So you love the hunt, eh, Fredrick Kunkle? ["Yes, I'm a Hunter -- Here's Why; Like Father, Like Son, It's in My Blood," Outlook, Oct. 30]. Well, there's another kind of shooting that involves "immersing yourself in the woods" and that "reaffirms a reverence for nature." It's called photography. You get to sneak up on Bambi and BAM! shoot him with your camera. That way, nothing gets killed and you bring home a nice picture to show your friends and family. If the camera has a real long lens, maybe you can even pretend it's a gun.

Yes, "the cycle of life demands that other living creatures must die" -- but of natural causes. Not at the hands of a gun-totin' urbanite in search of his inner caveman.

-- Susan Barror

Rockville

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Fredrick Kunkle's article eloquently put into words the feelings that I and probably most other hunters have about hunting. Yes, the venison tastes great, but sometimes it is not about the end result of the hunt; it is about the hunt itself. And to his critics and naysayers I have only one thing to add: Unless you are a vegan, you are a hypocrite. You may disdain hunting, but you evidently have no problem with someone else doing your hunting for you.

-- Gary Joseff

Reston

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Your reporter said that there is only one reason to hunt today and that is ritual. But the most important reason for hunting is to keep wildlife populations in check.

Populations of deer have soared in recent decades in response to tight hunting restrictions, the elimination of most natural predators and a sharp increase in forage from logging and agriculture. Countless studies have shown that these overabundant populations of deer wreak havoc on plant and animal communities. Hunting is the only effective way of controlling populations of white-tailed deer. In fact, researchers advocate more hunting by extending the deer-hunting season and adding earn-a-buck programs. People should not allow sentimentality to interfere with doing what is best for the natural community.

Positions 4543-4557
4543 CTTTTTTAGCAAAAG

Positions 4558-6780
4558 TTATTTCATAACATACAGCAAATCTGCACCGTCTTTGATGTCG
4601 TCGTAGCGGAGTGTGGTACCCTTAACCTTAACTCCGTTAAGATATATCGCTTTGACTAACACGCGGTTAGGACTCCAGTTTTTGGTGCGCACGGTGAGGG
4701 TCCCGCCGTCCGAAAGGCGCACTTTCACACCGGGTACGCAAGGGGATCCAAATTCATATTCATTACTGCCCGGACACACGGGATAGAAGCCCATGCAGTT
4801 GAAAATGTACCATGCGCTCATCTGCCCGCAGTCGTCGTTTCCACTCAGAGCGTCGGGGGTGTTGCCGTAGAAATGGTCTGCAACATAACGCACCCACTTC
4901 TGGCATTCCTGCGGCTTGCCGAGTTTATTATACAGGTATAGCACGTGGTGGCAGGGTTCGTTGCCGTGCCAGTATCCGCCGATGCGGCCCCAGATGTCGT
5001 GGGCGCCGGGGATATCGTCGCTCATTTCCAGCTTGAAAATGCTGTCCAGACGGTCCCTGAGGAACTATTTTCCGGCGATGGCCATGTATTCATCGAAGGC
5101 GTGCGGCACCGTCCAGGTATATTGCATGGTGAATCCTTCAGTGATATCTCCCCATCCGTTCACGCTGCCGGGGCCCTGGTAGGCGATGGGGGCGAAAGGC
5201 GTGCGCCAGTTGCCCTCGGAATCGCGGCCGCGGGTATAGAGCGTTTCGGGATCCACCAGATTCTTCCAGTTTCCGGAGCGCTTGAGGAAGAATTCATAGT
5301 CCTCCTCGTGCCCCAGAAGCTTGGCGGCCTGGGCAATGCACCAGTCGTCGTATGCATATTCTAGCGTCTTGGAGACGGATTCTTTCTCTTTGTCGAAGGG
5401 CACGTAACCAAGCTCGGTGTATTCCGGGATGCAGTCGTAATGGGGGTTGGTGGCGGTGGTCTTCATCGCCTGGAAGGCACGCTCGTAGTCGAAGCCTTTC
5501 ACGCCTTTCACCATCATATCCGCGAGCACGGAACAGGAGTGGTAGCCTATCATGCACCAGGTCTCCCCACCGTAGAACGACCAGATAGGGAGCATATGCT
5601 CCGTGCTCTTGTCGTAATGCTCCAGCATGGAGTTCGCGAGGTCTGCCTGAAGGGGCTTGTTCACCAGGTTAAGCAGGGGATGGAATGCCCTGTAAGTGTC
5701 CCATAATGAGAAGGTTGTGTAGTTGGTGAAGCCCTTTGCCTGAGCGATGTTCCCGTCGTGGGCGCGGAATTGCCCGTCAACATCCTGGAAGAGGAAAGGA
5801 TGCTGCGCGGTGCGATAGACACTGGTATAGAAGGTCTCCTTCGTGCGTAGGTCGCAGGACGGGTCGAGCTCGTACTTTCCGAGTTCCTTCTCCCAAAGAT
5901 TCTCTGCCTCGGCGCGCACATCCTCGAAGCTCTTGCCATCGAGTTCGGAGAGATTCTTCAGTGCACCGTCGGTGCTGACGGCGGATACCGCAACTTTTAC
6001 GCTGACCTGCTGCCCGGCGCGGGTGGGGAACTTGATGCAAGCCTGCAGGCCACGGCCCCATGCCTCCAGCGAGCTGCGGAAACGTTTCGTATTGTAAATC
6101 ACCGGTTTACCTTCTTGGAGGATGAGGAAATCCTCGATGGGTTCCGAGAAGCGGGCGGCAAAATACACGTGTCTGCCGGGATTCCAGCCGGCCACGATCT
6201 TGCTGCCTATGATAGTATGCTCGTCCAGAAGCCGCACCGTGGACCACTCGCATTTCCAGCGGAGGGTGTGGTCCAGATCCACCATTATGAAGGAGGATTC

-- Shannon Wiegmann

Annapolis

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Here are some "primal" things Fredrick Kunkle could do in the woods:

* Sleep under the stars.

* Rub two sticks together to make a fire.

* Build a raft using only stone tools.

* Admire beautiful creatures without turning them into screaming heaps of blood and guts.

* Swing from vines, yelling like Tarzan.

* Run naked through pricker bushes.

* Let insects have their way with him.

* Use poison ivy as toilet paper.

-- Holly Sternberg

Annandale

The writer is a founder ofwww.petstorecruelty.org.

A hunter stands in a clearing during the first day of deer season for shotgun owners near Beaver Dam, N.C., on Oct. 15.A wild Silka deer.